With labor shortages being reported across Missouri, a state Senate committee is considering legislation to get unemployed Missourians back into the workforce.
A recent poll by the Missouri Chamber of Commerce and Industry shows widespread concern about the availability of labor in the state.
More than half of business leaders say talent is the top issue impacting their profitability. Furthermore, nearly 70 percent of Missouri employers say workforce is either the first or second biggest thing impacting their growth. Both of these numbers are large increases over previous years, indicating the workforce shortage is becoming more severe.
Despite the need for more workers and the widespread availability of jobs, tens of thousands of Missourians are currently sidelined from work as they utilize unemployment benefits. According to the Missouri Department of Labor nearly 30,000 Missourians filed for unemployment benefits in December.
Under current law, these Missourians will be able to stay on unemployment for up to 20 weeks.
To address this issue, the Missouri Chamber is championing a bill that would change how the unemployment system works, making it more responsive to the state’s economic climate.
Under Senate Bill 665, Missourians would only be able to receive 20 weeks of unemployment when jobs are scarce. However, when jobs are plentiful — like in today’s economy — the benefits would end much sooner, encouraging Missourians to re-enter the workforce.
“Everyone is having troubling finding employees. This is a good way to get people back into the workforce.” said bill sponsor Sen. Mike Bernskoetter, a Republican from Jefferson City, during a hearing on his bill by the Senate Committee on Small Business and Industry.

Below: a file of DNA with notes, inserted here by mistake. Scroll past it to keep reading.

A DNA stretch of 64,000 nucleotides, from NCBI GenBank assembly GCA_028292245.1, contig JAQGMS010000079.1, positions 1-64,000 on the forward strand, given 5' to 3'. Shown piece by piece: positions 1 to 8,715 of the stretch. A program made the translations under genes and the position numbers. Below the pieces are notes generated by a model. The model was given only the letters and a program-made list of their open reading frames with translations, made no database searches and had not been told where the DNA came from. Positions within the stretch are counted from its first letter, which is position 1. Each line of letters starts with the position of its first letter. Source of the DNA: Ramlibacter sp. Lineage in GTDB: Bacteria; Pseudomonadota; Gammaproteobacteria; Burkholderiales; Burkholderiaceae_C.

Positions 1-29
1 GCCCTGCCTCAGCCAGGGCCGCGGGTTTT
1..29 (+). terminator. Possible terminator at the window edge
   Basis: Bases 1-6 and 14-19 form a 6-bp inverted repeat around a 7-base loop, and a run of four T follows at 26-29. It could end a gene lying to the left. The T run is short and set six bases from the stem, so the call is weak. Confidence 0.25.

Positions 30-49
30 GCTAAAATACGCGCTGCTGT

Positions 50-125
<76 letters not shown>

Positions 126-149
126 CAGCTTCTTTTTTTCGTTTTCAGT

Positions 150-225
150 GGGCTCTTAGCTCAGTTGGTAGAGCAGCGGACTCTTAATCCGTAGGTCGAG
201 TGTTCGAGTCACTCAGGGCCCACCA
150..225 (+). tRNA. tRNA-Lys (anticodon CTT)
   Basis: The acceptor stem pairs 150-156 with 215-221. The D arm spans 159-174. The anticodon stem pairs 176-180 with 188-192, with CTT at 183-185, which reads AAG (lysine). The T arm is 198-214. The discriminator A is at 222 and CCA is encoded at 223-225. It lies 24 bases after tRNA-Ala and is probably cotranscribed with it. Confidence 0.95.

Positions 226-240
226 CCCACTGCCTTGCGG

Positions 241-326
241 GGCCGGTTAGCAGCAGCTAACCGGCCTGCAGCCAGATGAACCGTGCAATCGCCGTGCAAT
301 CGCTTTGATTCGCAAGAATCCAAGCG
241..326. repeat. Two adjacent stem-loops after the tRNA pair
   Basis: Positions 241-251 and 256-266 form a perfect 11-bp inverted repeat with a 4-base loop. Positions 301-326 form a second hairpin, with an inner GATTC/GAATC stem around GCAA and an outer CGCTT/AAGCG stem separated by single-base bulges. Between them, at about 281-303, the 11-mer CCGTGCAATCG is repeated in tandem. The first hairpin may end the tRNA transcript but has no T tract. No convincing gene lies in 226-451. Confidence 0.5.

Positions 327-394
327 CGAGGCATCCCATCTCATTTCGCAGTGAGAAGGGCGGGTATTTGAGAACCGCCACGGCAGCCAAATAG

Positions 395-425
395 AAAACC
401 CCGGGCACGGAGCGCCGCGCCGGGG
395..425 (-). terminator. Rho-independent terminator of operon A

The bill establishes a sliding scale that ties the length of unemployment benefits to the state’s unemployment rate. On the low end, if the state’s unemployment rate is at or below 3.5%, unemployment benefits would stop after eight weeks. Missouri’s unemployment rate is currently 3.3% as of December.
Similar legislation has been under consideration for years, and nearly become law in the recent past.
The Missouri Chamber believes that today’s current labor shortages create an urgent need to finally pass this legislation into law as soon as possible.
Another innovative idea under consideration in the Senate Committee on Small Business and Industry would task the Missouri Department of Labor and Industrial Relations with helping unemployed Missourians get matched with jobs that fit their skillsets.
Under Senate Bill 777, employers would submit open positions to the state. These jobs would then be shared with Missourians who are using unemployment benefits and have skills that match the qualifications. People who choose to ignore these opportunities would risk losing their unemployment benefits.
Bill sponsor Sen. Rick Brattin, a Republican from Harrisonville, said the proposal is modeled off an idea taken from South Carolina.
“I think this is a smart way to do this especially when we are driving around our communities and seeing businesses that are having to close early and shut down because they’re not able to obtain workers while we have several thousand workers remaining on unemployment benefits,” said Brattin during a Senate hearing.
Missouri Chamber General Counsel Carol Mitchell testified in favor of both bills.
For more information, contact Mitchell at email@example.com or 573-634-3511.